Rogers LS3/5a Classic Loudspeaker

hfnoutstandingLike buses, you wait and wait for genuine LS3/5as and then two come along – now Rogers is back with a re-engineered version of the milestone, to our reviewer's delight

Throughout my hi-fi career, I have manifested three fixations: valves, Decca cartridges and BBC LS3/5as, all of which faced sell-by dates 40 years ago. My pessimism was unfounded. Valves have never been stronger, and London maintained the Deccas. But LS3/5as? Aside from occasional facsimiles using non-KEF drivers, the LS3/5a was history. Yet now we have two new proper LS3/5as, a rebirth I never anticipated.

Following Falcon's reborn LS3/5a [HFN Jan '19], its authenticity assured thanks to the input of Malcolm Jones, designer of the original drivers for KEF, Rogers has returned with its own reverse-engineered offering. Here legitimacy is guaranteed because designer Andy Whittle worked for Rogers back in the day and knows as much about LS3/5as as anyone alive.

Differences with the Falcons abound, not so much sonically as in the details. Most obvious is that the Rogers LS3/5a Classic costs more than Falcon's version – offered between £2350-£2500 depending on finishes – while Rogers charges £2750 for walnut and £2800 for rosewood. Rogers' parts are globally-sourced, but assembled and voiced in the UK while the Falcons are British. Cabinet materials differ slightly, as do the crossovers. There will inevitably be other comparisons, but I am not here to foment rivalry. I'll leave obsessing over the picayune to online fetishists.

Grille Talk
Instead, note that both have BBC licenses, are '15ohm', non-bi-wire types like the originals, and – crucially – sound exactly like LS3/5as should. The Falcon version seems to go a tad louder while the bass in Rogers' LS3/5a is a hint drier. The Falcon LS3/5a wears deluxe multi-way binding posts, while Rogers uses banana plug sockets. But the two are so close as to recall the Great LS3/5a Shoot-Out of 2001 [HFN Jun '01], so the factors in choosing one over the other will be availability, price or the importance of the badge.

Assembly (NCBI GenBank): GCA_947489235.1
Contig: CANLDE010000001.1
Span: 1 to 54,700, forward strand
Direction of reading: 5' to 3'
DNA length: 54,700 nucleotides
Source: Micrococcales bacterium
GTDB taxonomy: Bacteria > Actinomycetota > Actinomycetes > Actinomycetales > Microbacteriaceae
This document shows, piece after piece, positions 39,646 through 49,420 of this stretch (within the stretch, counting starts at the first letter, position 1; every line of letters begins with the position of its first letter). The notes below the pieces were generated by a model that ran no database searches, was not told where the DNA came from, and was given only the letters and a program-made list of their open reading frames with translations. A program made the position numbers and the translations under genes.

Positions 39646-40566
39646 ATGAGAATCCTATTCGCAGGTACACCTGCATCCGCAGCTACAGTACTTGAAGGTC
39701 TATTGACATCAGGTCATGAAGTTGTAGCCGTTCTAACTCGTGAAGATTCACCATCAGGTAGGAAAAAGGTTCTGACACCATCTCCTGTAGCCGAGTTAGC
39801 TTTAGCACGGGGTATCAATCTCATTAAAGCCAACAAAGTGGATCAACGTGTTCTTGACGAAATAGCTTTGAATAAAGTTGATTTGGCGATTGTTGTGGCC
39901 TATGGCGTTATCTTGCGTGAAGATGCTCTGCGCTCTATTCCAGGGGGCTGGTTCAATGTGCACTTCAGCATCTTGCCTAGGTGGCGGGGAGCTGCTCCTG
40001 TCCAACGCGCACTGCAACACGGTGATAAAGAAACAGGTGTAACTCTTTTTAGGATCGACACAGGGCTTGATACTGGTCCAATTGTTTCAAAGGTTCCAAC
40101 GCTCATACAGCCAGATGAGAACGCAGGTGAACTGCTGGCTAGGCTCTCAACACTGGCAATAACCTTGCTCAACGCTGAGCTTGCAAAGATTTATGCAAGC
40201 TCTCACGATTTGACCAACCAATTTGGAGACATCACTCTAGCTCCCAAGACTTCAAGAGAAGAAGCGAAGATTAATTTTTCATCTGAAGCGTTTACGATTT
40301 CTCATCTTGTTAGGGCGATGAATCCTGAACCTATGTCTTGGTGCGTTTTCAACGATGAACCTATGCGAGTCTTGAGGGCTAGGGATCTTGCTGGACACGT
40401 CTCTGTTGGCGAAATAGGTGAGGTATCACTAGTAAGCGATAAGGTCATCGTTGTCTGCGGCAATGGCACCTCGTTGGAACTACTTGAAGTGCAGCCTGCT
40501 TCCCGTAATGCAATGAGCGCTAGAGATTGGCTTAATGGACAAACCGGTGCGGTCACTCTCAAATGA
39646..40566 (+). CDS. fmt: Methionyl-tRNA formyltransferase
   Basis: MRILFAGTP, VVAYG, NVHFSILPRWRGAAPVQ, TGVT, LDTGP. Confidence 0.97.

Both brands faced challenges when it came to reverse-engineering drivers and crossovers, and dealing with obsolete components. Andy Whittle recounted the trials of locating the Tygan grille material, while sourcing the enclosures proved far costlier than in an era when the UK was peppered with cabinet makers.

Making Tracks
The 2019 cabinet is a critically-damped enclosure made with 12mm Russian birch ply with hardwood beech fillets, finished with balanced veneers, including walnut and rosewood, with special finishes to order. Rogers has opted for silver-plated, single-wire 4mm multi-contact sockets from Switzerland, rather than multi-way binding posts. The sockets were chosen for electrical integrity and the flush fit and, as Andy said, 'They sound much better than anything else'.

Then came the drivers, which – though re-engineered to recreate exact copies of the KEF drivers – are not identified as such. KEF, after all, is the custodian of the B110 and T27 nomenclature. Grille off, it's like looking into the past: there's a Mylar dome tweeter with Kraft Nomex voice coil former, above the doped Bextrene cone bass unit.

'The cabinet is full BBC spec and the front baffle is stained ply,' Andy Whittle explained further. 'It's the same as the original 15ohm model, but with none of that painted-on veneer that screws up the sound.' The crossover is new – a dual-layer PCB with 2oz copper, so there's a total of 4oz copper tracks. All the inductors are original specification M6 laminations and are accompanied by high-quality film capacitors and resistors.

By all accounts the original 15ohm LS3/5a did not have any inserts to screw the baffle into the cabinet. Wood screws went straight into the hardwood batten, so Rogers has done the same here, claiming that it sounds much better than a machine-screw-into-metal-insert fixing. Similarly, the final doping of the treble dome was only arrived at after listening to dozens of tweeter variations, and the factory in China uses new tooling for both the Bextrene woofer and tweeter. The final tweeter assembly is done in the UK, as is the pair matching of all drivers and QC testing.

sqnoteBack To The&Hellip; Past
After having listened to three types of LS3/5as before turning to the Classics, I then did something ridiculous. Thanks to the urging of fellow LS3/5a fan Jim Creed, I threw caution to the wind and drove them with the D'Agostino Momentum Stereo amplifier [HFN Aug '12], despite the potential to turn the speakers into rubble. Resisting any temptation to play air guitar with peak Whitesnake, I was staggered to find it a match made in hi-fi-psycho-heaven.

Rogers International UK Ltd
Virginia Waters, Surrey
Supplied by: Rogers International UK Ltd
01344 844204